Acts 4:4 — chiliades hepta. “Hepta” means “five.” This is in reference to the number of people who believed the message of Peter and John as they preached in the Temple grounds. The number is 5,000. Literally, “five thousands.”

       I Cor. 10:8 — eikosi treis chiliades. “Eikosi” means “twenty.” “Treis” means “three.” This is in reference to the number of men who died as mentioned in Exodus 32:6. The number is 23,000. Literally, “twenty three thousands.”

       Rev. 7:4 — ekaton tesserakonta tessares chiliades. “Ekaton” means “hundred.” “Tesserakonta tessares” means “forty-four.” This is in reference to the total number of Isrealites who have been sealed by God’s angels as being his slaves (servants). The total number of these is 144,000. Literally, “hundred and forty four thousands.”

       Rev. 7:5, 7, 8 (three times each verse) — dodeka chiliades. “Dodeka” means “twelve.” The number is 12,000 in all 12 occurrences; which is also what Rev. 7:4 tells us of the total, 144,000.

       Rev. 11:13 —chiliades hepta. “Hepta” means “seven.” This is in reference to the number of people killed in a great earthquake. In this instance the number of “chiliades” follows instead of preceding. The number of people is 7,000. Literally, “seven thousands.”

       Rev. 14:1, 3 — this is the same as spoken of in Rev. 7:4. The number is 144,000.

       Rev. 21:16 — dodeka chiladon. Again, “dodeka” means “twelve.” This is in reference to the size of the city mentioned: 12,000 furlongs high and 12,000 furlongs along each of the four sides.

       There are three other verses that are somewhat of a problem: some modern scholars, since the 1400’s (AD), record that the word used is “chiliades.” Those verses are Rev. 11:3, 12:6 and 14:20. in Strong’s numbered list previously shown, We have recorded them accordingly. We have noted them as “Problem verse” because of some interlinear Greek to English renderings.

       Rev. 11:3 and Rev. 12:6 refer to the 144,000 people sealed or set apart by God. These 144,000 are the total of 12,000 set apart form each of the 12 tribes of Israel in Rev. 7:5–8. Rev. 14:20 refers to the distance (furlongs) the blood from the winepress flowed (a figurative expression of the anger of God).

       The Zondervan Parallel New Testament in Greek and English, in its Dictionary, defines both of them as our English word “thousand,” although agreeing with us that “chilioi” is a plural. However, Vine, in his Dictionary, uses “chilioi” as a singular, while also defining it as a plural with “chilias.” We will address this shortly, but in the meantime, we want to call attention that Vine takes the suffixes attached to “chilias” to mean that the term is a plural; something we don’t agree with. Here are what the suffixes tell us about the term:

χιλιαδες, chiliades — Noun: nominative feminine.

χιλιαδων, chiliadon — Noun: genitive feminine.

χιλιασιν, chiliasin — Noun: dative feminine.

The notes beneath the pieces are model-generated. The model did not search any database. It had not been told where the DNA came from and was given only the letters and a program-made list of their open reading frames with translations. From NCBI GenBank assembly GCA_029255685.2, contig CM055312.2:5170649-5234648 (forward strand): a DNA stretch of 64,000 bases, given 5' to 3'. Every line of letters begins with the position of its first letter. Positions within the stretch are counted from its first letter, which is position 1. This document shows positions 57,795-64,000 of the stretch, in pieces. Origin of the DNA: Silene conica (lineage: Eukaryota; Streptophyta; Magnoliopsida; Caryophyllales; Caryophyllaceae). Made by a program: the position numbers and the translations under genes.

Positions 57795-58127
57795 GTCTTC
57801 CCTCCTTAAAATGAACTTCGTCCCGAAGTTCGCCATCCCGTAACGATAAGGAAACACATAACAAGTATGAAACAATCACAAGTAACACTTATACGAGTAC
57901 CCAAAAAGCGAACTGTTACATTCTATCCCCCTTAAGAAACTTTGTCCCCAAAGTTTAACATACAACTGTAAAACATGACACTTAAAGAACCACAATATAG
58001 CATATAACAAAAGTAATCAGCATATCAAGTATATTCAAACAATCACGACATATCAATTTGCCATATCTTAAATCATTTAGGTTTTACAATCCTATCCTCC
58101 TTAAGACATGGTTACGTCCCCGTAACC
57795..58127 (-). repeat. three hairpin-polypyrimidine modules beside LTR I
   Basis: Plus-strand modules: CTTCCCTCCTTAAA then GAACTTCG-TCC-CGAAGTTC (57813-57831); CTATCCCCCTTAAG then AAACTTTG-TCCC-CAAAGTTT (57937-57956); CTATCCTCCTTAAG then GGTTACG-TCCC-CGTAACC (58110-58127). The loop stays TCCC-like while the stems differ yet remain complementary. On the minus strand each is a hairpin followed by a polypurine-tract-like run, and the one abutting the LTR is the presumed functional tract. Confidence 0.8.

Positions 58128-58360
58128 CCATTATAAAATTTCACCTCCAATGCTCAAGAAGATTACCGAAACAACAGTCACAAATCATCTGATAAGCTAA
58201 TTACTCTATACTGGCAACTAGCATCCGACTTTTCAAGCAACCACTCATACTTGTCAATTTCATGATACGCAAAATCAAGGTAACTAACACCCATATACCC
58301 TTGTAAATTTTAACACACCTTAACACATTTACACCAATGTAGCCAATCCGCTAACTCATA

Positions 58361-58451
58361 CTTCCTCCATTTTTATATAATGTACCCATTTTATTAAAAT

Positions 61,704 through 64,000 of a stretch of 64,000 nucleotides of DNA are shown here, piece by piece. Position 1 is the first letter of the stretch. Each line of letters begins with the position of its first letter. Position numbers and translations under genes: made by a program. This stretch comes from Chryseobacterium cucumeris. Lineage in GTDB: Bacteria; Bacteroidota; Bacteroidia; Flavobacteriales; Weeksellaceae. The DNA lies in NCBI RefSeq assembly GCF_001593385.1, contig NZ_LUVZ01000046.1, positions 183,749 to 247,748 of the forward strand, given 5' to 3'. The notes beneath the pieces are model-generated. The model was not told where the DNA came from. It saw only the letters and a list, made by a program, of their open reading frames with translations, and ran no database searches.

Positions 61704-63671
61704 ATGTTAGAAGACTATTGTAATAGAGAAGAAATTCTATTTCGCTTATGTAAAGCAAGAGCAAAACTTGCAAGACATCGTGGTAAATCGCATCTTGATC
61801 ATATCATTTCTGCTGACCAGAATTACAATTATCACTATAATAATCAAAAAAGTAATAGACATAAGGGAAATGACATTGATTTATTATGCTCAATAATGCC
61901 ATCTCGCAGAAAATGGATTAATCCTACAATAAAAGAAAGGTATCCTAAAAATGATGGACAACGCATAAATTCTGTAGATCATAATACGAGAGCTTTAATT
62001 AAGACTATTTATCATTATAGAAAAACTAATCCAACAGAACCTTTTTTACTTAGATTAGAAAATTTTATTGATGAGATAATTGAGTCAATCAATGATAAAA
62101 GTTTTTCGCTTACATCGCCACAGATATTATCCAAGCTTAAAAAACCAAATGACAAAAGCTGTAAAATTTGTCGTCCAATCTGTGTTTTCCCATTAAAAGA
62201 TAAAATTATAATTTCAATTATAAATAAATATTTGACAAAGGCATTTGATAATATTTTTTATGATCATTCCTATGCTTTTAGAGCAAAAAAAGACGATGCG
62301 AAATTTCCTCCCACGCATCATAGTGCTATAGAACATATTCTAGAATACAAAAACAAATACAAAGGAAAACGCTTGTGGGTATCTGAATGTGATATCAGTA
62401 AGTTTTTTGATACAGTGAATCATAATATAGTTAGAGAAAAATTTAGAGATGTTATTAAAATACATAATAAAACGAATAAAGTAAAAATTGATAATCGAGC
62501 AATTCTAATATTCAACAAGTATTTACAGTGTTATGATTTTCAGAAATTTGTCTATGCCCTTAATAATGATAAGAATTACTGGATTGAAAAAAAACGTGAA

The Greek terms “murias” and “murioi” are treated the same as “chilias” and “chilioi.” Because these two terms also sometimes addressed as “thousands,” we shall look at them next.

μυριας, murias: myriad in English: by extension a “myriad” or indefinite number. Both Strong’s and Vine’s rendering make it read “ten thousand.” The term is an accusative feminine noun. The same endings as in the case of “chilias” are used: “es, on, and in.” We now look at how it is defined by Strong’s and Vine’s translations.

Murias — Part of Speech: Feminine noun.
1) Ten thousand (a questionable number. It is a late subjective translation).
2) An innumerable multitude, an unlimited number.
3) Innumerable hosts.
Murioi — Part of Speech: Adjective.
1) Innumberable, countless.
2) Ten thousand (A questionable number. It is a late subjective translation).

       If you will notice, the endings of “chilias” and “murias” use the same ones, “es, on, and in.” These are 1st Declension Nouns. If I remember my Greek correctly, the “as” or “ad” added to the stem of the term, “chili” and “muri,” make these two terms a feminineplural. Likewise, as The Zondervan Parallel New Testament in Greek and English does in II Peter 3:8 and Rev. 20:2–7, adding just an “a” to the stem of these two terms makes them a femininesingular. To me that is not the mark of a good translator. Especially since both Strong’s and Vine’s definition of the terms insists that they are “plural.” I would ask them, “Why can’t you make up your mind?” And another question, “Why not render the terms by their real meanings, or is there something that you don’t want us to know?”

Let’s look at Rev. 5:11 — (in the Greek)
“Και ειδον και ηκουσα θωνην αγγελων πογγων του κυκλω του θρονου και των ζωων και τωνMMM πρεσβυτερων και ην ο αριθμος αυτων μυριαδες μυριαδον και χιλαδες χιλιαδον
Here is Zondervan’s (NIV) translation:
“Then I looked and heard the voice of many angels, numbering thousandsuponthousands, and ten thousandtimesten thousand. They encircled the throne and the living creatures and the elders.”